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View Diary: The goal IS to reduce the standard of living (386 comments)

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  •  Absolutely true, there is a diseased class (4.00)
    of business leaders, and they seem to prosper in the vacuum surrounding it. I have absolutely no clue why mega pension funds award these animals who are out to slay the life style of their investors.

    politics ain't cricket

    by TOTO rules on Thu Oct 13, 2005 at 05:29:54 AM PDT

    [ Parent ]

    •  Therein is one of the answers (4.00)
      I've had several discussions with UAW reps who've worked with Delphi.  They pride themselves on a good working relationship (until now) with management.

      They were always told, "UAW is a valued partner at the table".


      I've had to explain repeatedly that the only so-called valued partner is one that owns the business.  I've pointed to CalPers as an example of a powerhouse fund that looks after the best interests of its investors -- and that the UAW and other unions needed to step up and create a powerhouse just like that, one that would sit at the table of the board of directors and kick ass.

      The biggest single problem I see facing unions: an overwhelming lack of business acumen.  If every member of the union understood business, they would have understood they were sold a line of crap with that "valued partner" stuff.  They'd also have a far better grasp of the impact of global commodification of labor on their lives.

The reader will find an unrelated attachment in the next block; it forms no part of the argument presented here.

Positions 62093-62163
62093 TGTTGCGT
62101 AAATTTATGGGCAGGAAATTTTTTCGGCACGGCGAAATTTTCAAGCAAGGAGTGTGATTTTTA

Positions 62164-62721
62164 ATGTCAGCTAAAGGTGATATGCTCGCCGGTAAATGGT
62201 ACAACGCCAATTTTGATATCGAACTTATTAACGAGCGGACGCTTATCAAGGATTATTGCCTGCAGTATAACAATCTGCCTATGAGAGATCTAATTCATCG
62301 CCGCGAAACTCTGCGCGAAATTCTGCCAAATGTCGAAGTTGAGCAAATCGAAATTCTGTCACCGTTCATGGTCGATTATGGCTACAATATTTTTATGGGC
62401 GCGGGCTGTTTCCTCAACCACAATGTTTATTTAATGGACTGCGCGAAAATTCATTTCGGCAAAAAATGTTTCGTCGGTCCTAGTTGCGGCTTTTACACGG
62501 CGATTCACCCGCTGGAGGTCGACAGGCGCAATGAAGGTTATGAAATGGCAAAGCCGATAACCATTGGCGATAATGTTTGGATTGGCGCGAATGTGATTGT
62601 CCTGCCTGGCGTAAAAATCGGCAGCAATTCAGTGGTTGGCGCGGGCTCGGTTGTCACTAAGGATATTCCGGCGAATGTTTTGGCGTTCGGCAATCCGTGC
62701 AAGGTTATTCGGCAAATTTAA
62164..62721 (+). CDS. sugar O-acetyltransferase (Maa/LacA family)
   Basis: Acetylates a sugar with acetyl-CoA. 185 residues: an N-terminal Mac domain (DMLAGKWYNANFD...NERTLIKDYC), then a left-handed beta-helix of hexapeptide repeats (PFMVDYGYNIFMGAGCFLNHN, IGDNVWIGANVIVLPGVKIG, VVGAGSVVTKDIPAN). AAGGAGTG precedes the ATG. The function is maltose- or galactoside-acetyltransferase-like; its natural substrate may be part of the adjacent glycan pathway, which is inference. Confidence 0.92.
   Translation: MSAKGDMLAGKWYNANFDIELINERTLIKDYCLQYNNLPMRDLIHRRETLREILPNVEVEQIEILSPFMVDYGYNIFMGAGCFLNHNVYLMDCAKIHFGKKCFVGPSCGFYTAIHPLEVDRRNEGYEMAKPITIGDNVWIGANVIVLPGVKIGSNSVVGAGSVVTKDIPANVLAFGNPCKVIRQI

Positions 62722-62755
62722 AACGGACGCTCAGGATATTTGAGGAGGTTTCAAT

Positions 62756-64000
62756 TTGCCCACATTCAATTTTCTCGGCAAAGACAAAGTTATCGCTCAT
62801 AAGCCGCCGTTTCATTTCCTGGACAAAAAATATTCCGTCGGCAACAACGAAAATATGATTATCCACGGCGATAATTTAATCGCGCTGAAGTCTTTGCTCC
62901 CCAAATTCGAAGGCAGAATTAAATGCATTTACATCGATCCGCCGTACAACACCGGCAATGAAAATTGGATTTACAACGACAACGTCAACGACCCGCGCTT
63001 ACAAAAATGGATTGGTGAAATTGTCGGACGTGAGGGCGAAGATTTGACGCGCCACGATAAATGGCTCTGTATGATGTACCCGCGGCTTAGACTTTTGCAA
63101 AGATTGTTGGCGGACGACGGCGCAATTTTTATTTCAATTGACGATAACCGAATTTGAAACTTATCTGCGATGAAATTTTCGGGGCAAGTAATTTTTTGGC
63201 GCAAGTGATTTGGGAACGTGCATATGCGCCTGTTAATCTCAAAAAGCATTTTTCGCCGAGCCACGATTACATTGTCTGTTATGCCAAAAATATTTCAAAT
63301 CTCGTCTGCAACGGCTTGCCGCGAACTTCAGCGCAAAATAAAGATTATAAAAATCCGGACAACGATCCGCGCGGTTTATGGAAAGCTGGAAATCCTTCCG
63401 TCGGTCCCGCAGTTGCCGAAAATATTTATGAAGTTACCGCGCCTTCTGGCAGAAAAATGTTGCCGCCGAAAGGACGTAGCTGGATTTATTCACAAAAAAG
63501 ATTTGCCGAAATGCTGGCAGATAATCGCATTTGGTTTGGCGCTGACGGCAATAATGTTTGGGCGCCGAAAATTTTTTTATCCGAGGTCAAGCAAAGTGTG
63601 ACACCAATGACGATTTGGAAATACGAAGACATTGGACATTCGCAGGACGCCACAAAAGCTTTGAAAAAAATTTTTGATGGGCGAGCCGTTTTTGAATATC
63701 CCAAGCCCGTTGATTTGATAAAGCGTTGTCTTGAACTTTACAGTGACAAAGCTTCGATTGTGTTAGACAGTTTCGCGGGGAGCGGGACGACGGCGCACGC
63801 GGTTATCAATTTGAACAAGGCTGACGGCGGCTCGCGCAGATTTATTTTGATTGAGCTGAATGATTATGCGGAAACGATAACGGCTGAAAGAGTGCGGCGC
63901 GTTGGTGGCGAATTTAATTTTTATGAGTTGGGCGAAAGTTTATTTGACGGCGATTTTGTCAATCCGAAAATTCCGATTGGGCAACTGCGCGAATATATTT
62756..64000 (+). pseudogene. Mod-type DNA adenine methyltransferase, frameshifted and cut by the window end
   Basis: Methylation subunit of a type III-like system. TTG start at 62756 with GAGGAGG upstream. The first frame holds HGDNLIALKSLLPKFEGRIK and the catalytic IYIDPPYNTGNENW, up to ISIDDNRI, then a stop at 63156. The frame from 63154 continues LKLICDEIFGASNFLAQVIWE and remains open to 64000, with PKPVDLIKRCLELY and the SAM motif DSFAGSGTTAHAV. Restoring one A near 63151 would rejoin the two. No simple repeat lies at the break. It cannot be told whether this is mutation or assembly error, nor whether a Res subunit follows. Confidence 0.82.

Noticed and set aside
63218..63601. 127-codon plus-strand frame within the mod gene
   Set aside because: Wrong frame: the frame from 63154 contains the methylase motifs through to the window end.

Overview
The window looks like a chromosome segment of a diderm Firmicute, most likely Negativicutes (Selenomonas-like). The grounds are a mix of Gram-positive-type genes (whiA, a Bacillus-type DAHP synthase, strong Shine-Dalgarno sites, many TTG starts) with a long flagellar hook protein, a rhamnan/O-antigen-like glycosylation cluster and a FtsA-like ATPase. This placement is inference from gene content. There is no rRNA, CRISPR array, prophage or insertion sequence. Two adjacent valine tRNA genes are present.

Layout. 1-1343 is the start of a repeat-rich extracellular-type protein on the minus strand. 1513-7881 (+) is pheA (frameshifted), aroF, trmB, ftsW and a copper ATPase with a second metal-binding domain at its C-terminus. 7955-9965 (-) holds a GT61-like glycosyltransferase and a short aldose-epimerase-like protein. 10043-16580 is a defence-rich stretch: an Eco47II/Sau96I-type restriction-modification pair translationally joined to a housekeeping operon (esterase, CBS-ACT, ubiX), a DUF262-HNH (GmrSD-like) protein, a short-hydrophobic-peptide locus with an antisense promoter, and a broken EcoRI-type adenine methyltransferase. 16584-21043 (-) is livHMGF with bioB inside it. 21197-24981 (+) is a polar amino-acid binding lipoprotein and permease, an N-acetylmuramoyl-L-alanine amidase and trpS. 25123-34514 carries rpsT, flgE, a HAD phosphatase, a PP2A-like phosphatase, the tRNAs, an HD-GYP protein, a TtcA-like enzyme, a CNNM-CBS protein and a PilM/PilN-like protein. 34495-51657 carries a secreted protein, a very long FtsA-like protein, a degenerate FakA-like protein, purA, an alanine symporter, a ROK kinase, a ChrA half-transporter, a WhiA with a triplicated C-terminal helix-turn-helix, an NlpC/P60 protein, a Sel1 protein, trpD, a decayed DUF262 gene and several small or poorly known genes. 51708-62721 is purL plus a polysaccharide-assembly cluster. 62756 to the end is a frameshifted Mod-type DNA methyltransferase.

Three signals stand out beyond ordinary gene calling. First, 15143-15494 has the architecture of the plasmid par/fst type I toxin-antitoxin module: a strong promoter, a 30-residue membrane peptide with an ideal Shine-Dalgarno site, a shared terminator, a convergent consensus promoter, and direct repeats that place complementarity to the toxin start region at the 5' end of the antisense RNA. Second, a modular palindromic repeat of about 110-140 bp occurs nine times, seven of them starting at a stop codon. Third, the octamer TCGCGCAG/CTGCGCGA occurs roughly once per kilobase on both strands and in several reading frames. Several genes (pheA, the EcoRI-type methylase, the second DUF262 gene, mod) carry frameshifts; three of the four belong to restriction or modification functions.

If every one had an ownership interest in addition to real understanding of business, they'd have busted management's chops a long time ago and maybe even the chops of their own rank and file.

      Here's an example: SEIU members own a fair chunk of Novell stock.  These members not only work for Novell, but are fairly well educated and "get" the global industry they in.  They can push Novell to make better decisions about executive compensation (just read the Novell corporate blog, you'll see comments on executive comp).  And they eat the dogfood if they depend on stock performance for their retirement.

      •  What unions also need to do is be (none)
        very savvy investors with their current ranks' investments. I can't tell you how bizarre it is that some unions offer 401Ks in stock that have a known track record that doesn't even support the same values and visions that a union and its members would. How's that for self-defeating investments? They absolutely, absolutely, absolutely need to get their vision, goals and their money synched up at the back end, like socially responsible investing--some 401s don't even offer SRIs to members. This principle of spending and investment is also applicable for anyone making purchases (just about everybody?!); it's work, it involves research, it's time consuming, but really, if you know your interests are going to be resold to the lowest bidder, why would you make that sort of deal in the first place?

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